I am thankful that I was laid off. No, not from HIStalk, but from the last job I had before I begged Mr. H to hire me.
I spent several years in the HIT vendor world. Most of the time I was in sales, spending many hours a week in physician offices trying to convince providers and their staff that my offering would help them achieve the doctor’s office version of nirvana.
I loved sales. My co-workers were my closest friends. I generally enjoyed office managers and administrators, most of whom I found to be smart and dedicated. I loved most of the physicians (particularly those in primary care), though I thought some of them were … well, jerks.
Despite all the good stuff over the years, towards the end, I was more than done, kind of like the Thanksgiving turkey I once cooked about two hours too long. I had known for weeks that my position might be eliminated during company-wide efforts to trim costs. In the end, I was just another crossed-through line item on a bloated spreadsheet.
Happily, my parting gift included a healthy severance package, It gave me time to figure out what I did and did not want to do with the rest of my life.
Rather than immediately securing a job, I had the freedom to tell headhunters that I wasn’t interested in interviewing for another high-stress job with 70% travel. Instead, I invested time and a few dollars with a career coach, who encouraged me to think beyond the world of HIT vendors. All the while, I had a chance to work out daily, go to the grocery store in the middle of the day, read a pile of books, and catch up on lost sleep.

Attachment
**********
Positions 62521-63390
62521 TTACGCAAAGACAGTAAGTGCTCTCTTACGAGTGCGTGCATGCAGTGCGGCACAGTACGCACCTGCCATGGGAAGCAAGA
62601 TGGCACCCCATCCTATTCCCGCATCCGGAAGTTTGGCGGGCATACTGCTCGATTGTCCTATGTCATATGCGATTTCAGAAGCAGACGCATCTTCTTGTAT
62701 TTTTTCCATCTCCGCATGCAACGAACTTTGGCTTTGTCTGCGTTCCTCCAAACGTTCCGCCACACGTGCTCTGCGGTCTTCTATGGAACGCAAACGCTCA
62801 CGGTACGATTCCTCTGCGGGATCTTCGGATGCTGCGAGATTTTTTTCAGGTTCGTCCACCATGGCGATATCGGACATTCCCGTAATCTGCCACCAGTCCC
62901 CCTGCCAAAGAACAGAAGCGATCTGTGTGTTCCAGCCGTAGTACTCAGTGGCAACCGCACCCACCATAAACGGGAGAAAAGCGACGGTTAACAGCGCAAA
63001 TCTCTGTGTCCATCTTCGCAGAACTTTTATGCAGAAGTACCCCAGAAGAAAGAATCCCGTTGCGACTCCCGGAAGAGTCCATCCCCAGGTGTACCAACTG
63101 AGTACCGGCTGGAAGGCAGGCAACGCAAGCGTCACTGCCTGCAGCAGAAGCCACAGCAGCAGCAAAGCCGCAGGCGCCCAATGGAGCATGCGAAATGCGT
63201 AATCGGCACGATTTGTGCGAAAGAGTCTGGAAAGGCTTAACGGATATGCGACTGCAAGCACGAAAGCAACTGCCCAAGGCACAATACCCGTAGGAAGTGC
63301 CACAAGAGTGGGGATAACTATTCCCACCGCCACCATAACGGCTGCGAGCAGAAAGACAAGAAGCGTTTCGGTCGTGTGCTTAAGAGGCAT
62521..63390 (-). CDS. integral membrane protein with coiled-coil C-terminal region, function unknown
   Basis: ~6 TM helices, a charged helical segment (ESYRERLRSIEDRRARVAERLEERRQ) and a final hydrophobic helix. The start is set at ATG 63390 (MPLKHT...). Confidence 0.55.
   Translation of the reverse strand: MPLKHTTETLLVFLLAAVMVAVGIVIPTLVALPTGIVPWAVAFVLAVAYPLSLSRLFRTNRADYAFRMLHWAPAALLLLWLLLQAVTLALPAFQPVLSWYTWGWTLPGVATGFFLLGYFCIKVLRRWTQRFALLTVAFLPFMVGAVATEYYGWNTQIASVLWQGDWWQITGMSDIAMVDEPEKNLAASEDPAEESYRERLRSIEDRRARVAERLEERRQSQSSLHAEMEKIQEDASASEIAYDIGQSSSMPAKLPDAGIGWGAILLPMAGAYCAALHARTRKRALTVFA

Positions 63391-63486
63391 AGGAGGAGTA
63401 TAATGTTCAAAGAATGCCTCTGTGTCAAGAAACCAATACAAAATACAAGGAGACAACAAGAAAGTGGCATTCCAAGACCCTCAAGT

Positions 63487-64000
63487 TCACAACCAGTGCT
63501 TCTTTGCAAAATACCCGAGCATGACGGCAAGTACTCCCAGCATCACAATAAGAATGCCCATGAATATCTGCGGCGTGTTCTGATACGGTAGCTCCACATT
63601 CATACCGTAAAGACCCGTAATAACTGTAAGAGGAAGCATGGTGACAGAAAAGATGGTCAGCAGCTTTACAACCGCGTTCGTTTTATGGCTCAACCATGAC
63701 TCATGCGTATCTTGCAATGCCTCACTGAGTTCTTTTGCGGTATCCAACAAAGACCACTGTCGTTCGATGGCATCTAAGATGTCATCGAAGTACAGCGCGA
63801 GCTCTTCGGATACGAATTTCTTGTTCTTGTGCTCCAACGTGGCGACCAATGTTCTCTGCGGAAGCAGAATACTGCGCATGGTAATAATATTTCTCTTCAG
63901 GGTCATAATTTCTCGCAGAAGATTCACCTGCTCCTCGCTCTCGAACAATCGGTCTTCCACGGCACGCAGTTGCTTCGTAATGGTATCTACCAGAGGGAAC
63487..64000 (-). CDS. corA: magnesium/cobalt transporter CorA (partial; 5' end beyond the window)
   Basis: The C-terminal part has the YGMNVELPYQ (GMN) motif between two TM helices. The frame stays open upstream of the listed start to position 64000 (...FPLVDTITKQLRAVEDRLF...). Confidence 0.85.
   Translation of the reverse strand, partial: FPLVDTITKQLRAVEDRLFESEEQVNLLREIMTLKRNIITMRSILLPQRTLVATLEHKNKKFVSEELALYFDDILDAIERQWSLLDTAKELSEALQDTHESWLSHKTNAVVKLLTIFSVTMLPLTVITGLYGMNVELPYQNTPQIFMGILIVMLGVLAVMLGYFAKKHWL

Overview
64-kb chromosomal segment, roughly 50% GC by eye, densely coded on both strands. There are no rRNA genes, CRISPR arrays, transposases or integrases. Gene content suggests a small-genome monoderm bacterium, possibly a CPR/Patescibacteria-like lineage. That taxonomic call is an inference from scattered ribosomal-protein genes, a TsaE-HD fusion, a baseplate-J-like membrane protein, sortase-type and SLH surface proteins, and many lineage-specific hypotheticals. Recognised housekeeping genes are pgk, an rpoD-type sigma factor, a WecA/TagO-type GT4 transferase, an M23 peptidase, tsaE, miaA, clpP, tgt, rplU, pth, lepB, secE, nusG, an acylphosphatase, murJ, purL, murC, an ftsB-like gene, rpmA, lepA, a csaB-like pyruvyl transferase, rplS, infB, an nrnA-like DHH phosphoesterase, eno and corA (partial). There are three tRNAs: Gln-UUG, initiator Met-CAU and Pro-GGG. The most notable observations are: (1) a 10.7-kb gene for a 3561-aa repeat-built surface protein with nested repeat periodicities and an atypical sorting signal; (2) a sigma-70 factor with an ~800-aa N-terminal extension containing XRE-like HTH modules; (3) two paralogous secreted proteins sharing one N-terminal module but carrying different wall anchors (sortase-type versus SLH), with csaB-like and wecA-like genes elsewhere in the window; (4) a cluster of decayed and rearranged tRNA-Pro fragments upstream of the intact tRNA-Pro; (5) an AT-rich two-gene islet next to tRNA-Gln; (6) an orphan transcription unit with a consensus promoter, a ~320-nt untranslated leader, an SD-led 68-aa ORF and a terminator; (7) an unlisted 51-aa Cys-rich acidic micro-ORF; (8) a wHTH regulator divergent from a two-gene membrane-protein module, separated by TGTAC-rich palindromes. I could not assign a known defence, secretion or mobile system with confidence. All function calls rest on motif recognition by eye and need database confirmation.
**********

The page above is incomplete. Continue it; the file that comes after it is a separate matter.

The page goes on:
Of course I kept up with the HIT world, reading various online publications. HIStalk really was my favorite since it kept me up to speed with all the highs and lows over at my former company. One day Mr. H made a tiny mention that he needed “some help” and wanted to hire someone “who might work a few hours a week to handle routine stuff.”
It took me about 10 seconds to ponder the comment. I sent over an e-mail … and the rest is HIStalk history.
Of course, I am leaving out a lot of details, like the fact that I never meant for this to be a long-term gig. However, I got lucky: HIStalk has grown tremendously, we’ve added HIStalk Practice and HIStalk Mobile, companies keep sponsoring, and readers keep stopping by. And you couldn’t ask for a better boss than Mr. H, who has become a combination coach, mentor, and friend. He’s the only one I can always count on to laugh at my one-liner e-mails.
So, I’m thankful that I’ve been lucky. What if I had missed Mr. H’s tiny mention that day? What if Mr. H had been a jerk? What if, what if, what if …
In addition, I’m thankful that some companies write stupid press releases so Mr. H and I can make fun of them.
I’m thankful that I have over 1,000 Twitter followers, because it makes me feel important in a most pathetic sort of way.
I’m thankful that readers send me links to good online shopping sites. And, how can any real shoe lover not be thankful for Zappos.com?
For these things and so much more, I am thankful.
HIStalk is far more than the original “few hours a week” that Mr. H and I thought it would be. I’m thankful that I was freed from my previous career, because it allowed me to toss that overcooked turkey part of life and replace it with a big ole slice of homemade pecan pie.